Amorphous calcium carbonate
Amorphous calcium carbonate (ACC) is the amorphous and least stable polymorph of calcium carbonate. ACC is extremely unstable under normal conditions and is found naturally in taxa as wide-ranging as sea urchins, corals, mollusks, and foraminifera. It is usually found as a monohydrate, holding the chemical formula CaCO3·H2O; however, it can also exist in a dehydrated state, CaCO3. ACC has been known to science for over 100 years when a non-diffraction pattern of calcium carbonate was discovered by Sturcke Herman, exhibiting its poorly-ordered nature.
ACC is an example of crystallization by particle attachment (CPA), where crystals form via the addition of particles ranging from multi-ion complexes to fully formed nanocrystals. Research of such systems have diverse application; however, the current lack unambiguous answers to fundamental questions (i.e. solubility product, interfacial forces, structure, etc.) causes them to be topics of study in fields ranging from chemistry, geology, biology, physics, and materials science engineering.
ACC is the sixth and least stable polymorph of calcium carbonate. The remaining five polymorphs (in decreasing stability) are: calcite, aragonite, vaterite, monohydrocalcite and ikaite. When mixing two supersaturated solutions of calcium chloride and sodium carbonate (or sodium bicarbonates) these polymorphs will precipitate from solution following Ostwald's step rule, which states that the least stable polymorph will precipitate first. But while ACC is the first product to precipitate, it rapidly transforms into one of the more stable polymorphs within seconds. When in pure CaCO3, ACC transforms within seconds into one of the crystalline calcium carbonate polymorphs. This transformation from amorphous to crystalline is proposed to be a dissolution-reprecipitation mechanism. Despite ACC’s highly unstable nature, some organisms are able to produce stable ACC. For example, the American Lobster Homarus americanus, maintains stable ACC throughout its yearly molt cycle. Studies of biogenic ACC have also shown that these stable forms of ACC are hydrated whereas the transient forms are not. From observations of spicule growth in sea urchins, it seems that ACC is deposited at the location of new mineral growth where it then dehydrates and transforms into calcite.
Several organisms have developed methods to stabilize ACC by using specialized proteins for various purposes. The function of ACC in these species is inferred to be for the storage/transport of materials for biomineralization or enhancement of physical properties, but the validity of such inferences has yet to be determined. Earthworms, some bivalves species, and some gastropods species are known to produce very stable ACC. ACC is widely used by crustaceans to stiffen the exoskeleton as well as to store calcium in gastroliths during the molt cycle. Here, the benefit of utilizing ACC may not be for physical strength, but for its periodic need of the exoskeleton to be dissolved for molting. Sea urchins and their larvae utilize the transient form of ACC when forming spicules. The new material, a hydrated form of ACC, for the spicule is transported and deposited at the outer edges of the spicule. Then the deposited material, ACC·H2O, rapidly dehydrates to ACC. Following the dehydration, within 24 hours, all of the ACC will have transformed into calcite.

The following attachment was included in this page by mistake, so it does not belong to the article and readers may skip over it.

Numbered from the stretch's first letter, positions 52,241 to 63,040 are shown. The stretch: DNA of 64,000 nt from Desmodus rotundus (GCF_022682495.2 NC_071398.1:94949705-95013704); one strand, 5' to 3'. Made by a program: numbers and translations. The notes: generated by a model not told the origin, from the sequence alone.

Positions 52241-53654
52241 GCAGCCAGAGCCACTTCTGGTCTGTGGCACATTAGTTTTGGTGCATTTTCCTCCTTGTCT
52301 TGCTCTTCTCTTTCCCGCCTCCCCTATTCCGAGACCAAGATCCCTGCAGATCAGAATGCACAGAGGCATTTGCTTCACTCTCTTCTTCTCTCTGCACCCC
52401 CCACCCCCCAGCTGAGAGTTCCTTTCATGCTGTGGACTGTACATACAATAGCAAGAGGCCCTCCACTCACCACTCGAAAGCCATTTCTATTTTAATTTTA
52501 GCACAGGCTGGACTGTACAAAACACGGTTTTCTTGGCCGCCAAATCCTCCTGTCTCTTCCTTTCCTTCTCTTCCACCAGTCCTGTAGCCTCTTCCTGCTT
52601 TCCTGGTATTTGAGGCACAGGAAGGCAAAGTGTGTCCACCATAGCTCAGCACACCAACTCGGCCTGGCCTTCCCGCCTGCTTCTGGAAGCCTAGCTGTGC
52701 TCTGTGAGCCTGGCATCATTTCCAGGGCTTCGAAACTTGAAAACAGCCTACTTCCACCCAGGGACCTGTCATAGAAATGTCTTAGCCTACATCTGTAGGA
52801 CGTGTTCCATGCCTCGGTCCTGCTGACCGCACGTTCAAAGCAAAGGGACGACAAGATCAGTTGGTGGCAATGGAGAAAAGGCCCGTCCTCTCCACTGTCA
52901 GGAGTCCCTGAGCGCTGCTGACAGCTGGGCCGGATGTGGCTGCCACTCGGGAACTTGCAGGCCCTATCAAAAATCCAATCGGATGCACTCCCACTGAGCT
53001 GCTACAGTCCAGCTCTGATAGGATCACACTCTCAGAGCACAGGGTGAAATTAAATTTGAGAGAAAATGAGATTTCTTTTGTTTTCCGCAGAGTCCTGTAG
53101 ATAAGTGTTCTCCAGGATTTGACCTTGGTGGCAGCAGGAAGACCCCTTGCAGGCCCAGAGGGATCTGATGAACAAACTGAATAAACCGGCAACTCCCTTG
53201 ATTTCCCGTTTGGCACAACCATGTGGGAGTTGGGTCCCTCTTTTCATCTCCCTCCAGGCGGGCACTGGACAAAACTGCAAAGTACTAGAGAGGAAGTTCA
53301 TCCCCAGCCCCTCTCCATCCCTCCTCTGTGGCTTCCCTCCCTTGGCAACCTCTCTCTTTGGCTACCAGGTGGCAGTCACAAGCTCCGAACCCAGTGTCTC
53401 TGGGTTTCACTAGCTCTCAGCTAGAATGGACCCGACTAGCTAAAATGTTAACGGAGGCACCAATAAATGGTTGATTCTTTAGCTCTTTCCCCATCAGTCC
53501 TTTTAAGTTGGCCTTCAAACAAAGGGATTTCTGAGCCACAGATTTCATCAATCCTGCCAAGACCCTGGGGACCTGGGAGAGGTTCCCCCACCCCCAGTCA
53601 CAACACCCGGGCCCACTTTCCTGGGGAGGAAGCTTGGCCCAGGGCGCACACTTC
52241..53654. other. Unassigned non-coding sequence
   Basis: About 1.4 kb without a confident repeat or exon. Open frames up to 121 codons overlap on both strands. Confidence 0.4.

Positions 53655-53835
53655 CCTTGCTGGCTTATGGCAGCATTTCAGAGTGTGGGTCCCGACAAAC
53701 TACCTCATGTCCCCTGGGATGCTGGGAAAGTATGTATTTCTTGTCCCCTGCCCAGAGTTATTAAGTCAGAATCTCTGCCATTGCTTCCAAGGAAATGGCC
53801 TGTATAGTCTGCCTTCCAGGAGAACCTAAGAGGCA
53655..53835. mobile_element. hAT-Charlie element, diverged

Many methods, have been devised for synthetically producing ACC since its discovery at 1989, however, only few syntheses successfully stabilized ACC for more than several weeks. The best effective method to stabilize ACC lifetime is by forming it in the presence of magnesium and/or phosphorus. Also, ACC crystallisation pathways have been observed to depend on its Mg/Ca ratio, transforming to aragonite, Mg-calcite, monohydrocalcite or dolomite with increasing Mg content. Huang et al. managed to stabilize ACC using polyacrylic acid for several months, while Loste et al. showed that magnesium ions can increase ACC stability as well. But only the discovery that aspartic acid, glycine, citrate,  and phosphorylated amino acids can produce long term stable ACC have opened the door for production commercialization.
Applications and uses
Bioavailability: Since 2013 a company named Amorphical Ltd. sells an ACC dietary supplement. Calcium carbonate is being used as a calcium supplement worldwide, however, it is known that its bioavailability is very low, only around 20–30%. ACC is roughly 40% more bioavailable than crystalline calcium carbonate.
Drug delivery: Due to the ability to tune the size and morphology of the amorphous calcium carbonate particles (as well as other calcium carbonate particles), they have huge applications in drug delivery systems.
Paleoclimate reconstruction: A better understanding of the transformation process from amorphous to crystalline calcium carbonate will improve reconstructions of past climates that use chemical and biological proxies. For example, the calibrations of the clumped 13C-18O carbonate paleothermometer and understanding the origins and evolution of skeletal structures.
Environmental remediation: Improving environmental remediation efforts through gaining insight into the roles of earth materials in biogeochemical cycling of nutrients and metals through better understandings of the properties of environmental mineral phases involved in elemental uptake and release.
Material science: Improving nanomaterials design and synthesis such as improving photovoltaic, photocatalytic, and thermoelectric materials for energy applications or improving biomedical cementations. Also improving framework material development for CO2 capture, H2 storage, emissions control, biomass conversion, molecular separations, and biofuel purification.
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